This post is for you if you're an aspiring tech founder and you are trying to figure out how much of an investment your idea is going to take. Ideally, you wanna figure this out without having to talk to someone trying to sell you something. Understandable. Let's get started.
How much of an investment will you need to build your product? Unfortunately, the only real answer is: 'it depends'. Different apps will have different requirements, scopes, features, and expected scale so they're gonna require differing amounts of effort and, hence, will be priced differently.
But I also didn't write this to tell you the obvious and leave you hanging. While fundamentally each product is different, it's still possible to narrow down your cost structure to an approximate ballpark figure by thinking through a few critical decisions. Stick around to the end of this article and we might be able to do that.
At a high level, there are 4 major factors that will determine and development time and cost.
- Development Talent
Luckily, for 3 out of those 4 - platforms, scale and talent - pricing is more or less standardized so it's relatively easy to predict estimated cost. We're gonna focus on functionality on this post. I'll be writing about the others separately.
Now let's get to the heart of the matter - figuring out what kind of engineering investment your product will need. The first step is figuring out what you're going to need to have in your app. This is a little harder than it seems because we need to go beyond thinking about the main problem you're trying to solve and think about your user's entire experience.
Good products are simple. This means that they are easy to understand and use. By definition, this means that good product teams are very selective about what they wanna include. As a founder, your product - at least initially - should focus on solving one problem really really well, instead of trying to do everything.
The best way to understand your requirements is to think through your user's journey. This forces you to think beyond just the cool features to things that are less glamorous but equally important. If you're building a SaaS product, you'll likely need features like subscription billing, payment history and transactional emails. Your users are gonna wanna buy your product (hopefully) and you'll typically want to give them them the ability to purchase monthly, quarterly or annual subscriptions. You'll need to record their payment history, email them their receipts and show them how to change their payment methods etc. Functionality like this is so obvious that founders frequently forget to think and, therefore, budget for them.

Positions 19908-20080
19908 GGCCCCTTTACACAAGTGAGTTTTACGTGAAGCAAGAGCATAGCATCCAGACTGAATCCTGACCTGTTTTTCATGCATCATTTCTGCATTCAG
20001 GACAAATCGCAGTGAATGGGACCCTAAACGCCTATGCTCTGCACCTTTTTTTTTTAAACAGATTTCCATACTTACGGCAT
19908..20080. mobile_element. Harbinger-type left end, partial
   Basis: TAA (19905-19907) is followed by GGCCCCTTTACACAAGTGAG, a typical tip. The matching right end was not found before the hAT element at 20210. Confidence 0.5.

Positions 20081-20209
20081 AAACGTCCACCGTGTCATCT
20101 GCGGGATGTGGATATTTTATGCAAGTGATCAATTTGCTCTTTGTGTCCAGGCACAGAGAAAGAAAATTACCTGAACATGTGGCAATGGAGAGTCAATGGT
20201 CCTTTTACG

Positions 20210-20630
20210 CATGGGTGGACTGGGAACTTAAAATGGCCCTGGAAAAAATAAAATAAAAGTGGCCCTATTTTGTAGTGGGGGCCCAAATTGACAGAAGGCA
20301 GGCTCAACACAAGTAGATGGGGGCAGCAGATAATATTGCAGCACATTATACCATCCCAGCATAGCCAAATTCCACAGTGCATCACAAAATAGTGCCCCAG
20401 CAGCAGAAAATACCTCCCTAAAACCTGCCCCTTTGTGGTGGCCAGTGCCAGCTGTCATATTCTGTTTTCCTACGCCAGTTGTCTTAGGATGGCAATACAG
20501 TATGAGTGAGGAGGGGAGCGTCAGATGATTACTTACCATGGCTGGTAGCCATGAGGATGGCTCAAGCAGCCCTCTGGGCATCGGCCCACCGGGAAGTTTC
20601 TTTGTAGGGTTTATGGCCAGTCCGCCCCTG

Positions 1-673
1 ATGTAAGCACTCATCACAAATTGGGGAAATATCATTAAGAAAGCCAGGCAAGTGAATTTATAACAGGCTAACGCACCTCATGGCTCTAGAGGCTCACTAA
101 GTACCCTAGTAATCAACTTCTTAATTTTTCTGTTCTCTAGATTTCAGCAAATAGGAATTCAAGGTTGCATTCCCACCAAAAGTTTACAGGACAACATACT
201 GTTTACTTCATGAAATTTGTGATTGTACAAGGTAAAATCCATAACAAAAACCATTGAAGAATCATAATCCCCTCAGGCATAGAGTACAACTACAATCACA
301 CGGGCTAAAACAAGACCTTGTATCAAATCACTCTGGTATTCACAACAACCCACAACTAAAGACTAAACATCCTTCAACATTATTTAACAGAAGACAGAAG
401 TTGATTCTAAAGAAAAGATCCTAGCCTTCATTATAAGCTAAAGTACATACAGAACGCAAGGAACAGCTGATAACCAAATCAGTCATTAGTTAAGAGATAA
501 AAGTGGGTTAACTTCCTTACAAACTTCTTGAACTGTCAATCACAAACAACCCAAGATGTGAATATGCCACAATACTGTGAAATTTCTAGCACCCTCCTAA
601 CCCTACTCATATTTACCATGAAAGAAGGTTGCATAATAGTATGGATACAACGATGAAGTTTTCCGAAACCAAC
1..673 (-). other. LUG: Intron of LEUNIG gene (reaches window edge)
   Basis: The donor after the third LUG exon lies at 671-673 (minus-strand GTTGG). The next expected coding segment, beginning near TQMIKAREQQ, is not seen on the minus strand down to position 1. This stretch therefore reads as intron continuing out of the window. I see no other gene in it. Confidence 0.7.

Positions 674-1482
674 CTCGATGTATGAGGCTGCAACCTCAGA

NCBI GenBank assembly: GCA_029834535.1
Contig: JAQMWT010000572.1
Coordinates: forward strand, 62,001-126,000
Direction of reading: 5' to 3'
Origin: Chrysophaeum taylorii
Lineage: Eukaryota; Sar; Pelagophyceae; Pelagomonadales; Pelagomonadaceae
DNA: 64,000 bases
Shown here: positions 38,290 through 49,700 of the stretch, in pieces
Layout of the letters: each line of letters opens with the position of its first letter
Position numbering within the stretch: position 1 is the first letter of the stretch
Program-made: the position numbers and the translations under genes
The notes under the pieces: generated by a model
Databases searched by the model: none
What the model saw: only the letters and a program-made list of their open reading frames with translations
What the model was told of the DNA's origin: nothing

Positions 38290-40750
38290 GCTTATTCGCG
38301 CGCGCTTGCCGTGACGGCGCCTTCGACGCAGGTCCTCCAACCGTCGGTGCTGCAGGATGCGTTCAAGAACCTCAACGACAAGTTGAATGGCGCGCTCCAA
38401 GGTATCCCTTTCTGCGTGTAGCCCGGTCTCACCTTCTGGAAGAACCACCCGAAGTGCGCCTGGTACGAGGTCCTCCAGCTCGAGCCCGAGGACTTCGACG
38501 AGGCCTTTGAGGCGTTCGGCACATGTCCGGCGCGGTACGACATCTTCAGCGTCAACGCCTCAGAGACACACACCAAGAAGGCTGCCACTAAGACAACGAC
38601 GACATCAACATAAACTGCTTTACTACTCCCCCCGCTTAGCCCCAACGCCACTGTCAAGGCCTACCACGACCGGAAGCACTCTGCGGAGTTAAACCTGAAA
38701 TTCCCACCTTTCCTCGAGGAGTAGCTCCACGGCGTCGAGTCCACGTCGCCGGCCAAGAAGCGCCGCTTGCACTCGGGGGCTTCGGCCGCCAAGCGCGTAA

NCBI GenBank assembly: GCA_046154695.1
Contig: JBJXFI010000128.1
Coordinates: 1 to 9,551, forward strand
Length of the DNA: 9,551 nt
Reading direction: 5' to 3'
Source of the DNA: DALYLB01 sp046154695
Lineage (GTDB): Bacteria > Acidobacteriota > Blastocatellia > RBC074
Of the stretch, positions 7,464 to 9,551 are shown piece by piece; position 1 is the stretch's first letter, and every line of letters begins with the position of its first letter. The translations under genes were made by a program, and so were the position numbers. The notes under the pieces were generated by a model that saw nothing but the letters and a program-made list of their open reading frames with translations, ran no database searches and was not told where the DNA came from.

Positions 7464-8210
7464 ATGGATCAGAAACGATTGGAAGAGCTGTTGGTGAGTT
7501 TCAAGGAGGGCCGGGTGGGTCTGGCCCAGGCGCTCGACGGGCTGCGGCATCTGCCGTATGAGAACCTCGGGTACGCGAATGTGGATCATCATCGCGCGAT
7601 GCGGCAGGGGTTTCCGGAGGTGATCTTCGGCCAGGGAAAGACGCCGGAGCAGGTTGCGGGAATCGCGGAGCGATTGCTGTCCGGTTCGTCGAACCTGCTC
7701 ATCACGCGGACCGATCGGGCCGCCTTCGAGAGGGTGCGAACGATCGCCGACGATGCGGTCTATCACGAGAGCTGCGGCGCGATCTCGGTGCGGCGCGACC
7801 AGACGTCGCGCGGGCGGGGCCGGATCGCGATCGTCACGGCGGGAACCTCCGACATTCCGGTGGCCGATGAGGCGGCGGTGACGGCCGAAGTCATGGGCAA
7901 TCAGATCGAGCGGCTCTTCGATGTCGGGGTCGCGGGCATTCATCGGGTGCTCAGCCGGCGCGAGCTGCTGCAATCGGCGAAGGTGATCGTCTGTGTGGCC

The other part that's also often overlooked is the administrator's user journey. As you start acquiring and servicing customers, you're gonna need the infrastructure to support your customers, understand your business and make changes on the fly. You'll need dashboards to manage users, subscriptions, payments and other sections of your business as well as the ability to run analytics on your data.
You'll also want to think through your customer acquisition strategy. The three most common strategies are advertising, freemium, or free trials. I've written about their pros and cons here as well an analyzed which strategies tend to work better for specific types of businesses / industries. Regardless of what you choose, it's gonna have an impact on your development timeline and investment.
Founders very naturally tend to focus on building product to solve the problem and, unfortunately, tend to overlook many of the smaller, operations-critical pieces of functionality they will need to turn their idea into a business. This can be a very expensive mistake because your app is going to have relatively few unique, differentiating features and will need a LOT of these generic pieces of operational functionality. Hence, from a costing perspective, about 80% of your investment goes into building non-differentiating functionality.
UNLESS, and this is a shameless plug, you work with Byldd. Here's why - Byldd specializes in helping software startups get started. We have proprietary tools and processes accelerate the development process by taking a modular approach to building common, operational pieces of functionality discussed above. We've built modules for all of the things described above - subscription payments, user management, freemium and free trial infrastructure, and much more. Since these modules are already build and can be plugged into your product, you don't have to invest engineering hours in developing them. This means that 100% of your investment goes into building features and functionality that differentiates your business and solves the problems you're looking to solve.
It's unfortunately not possible to generalize pricing for differentiating features because, by definition, they're going to be unique. Book a meeting with me here, describe what you're trying to build and I will give you a ballpark number on the phone.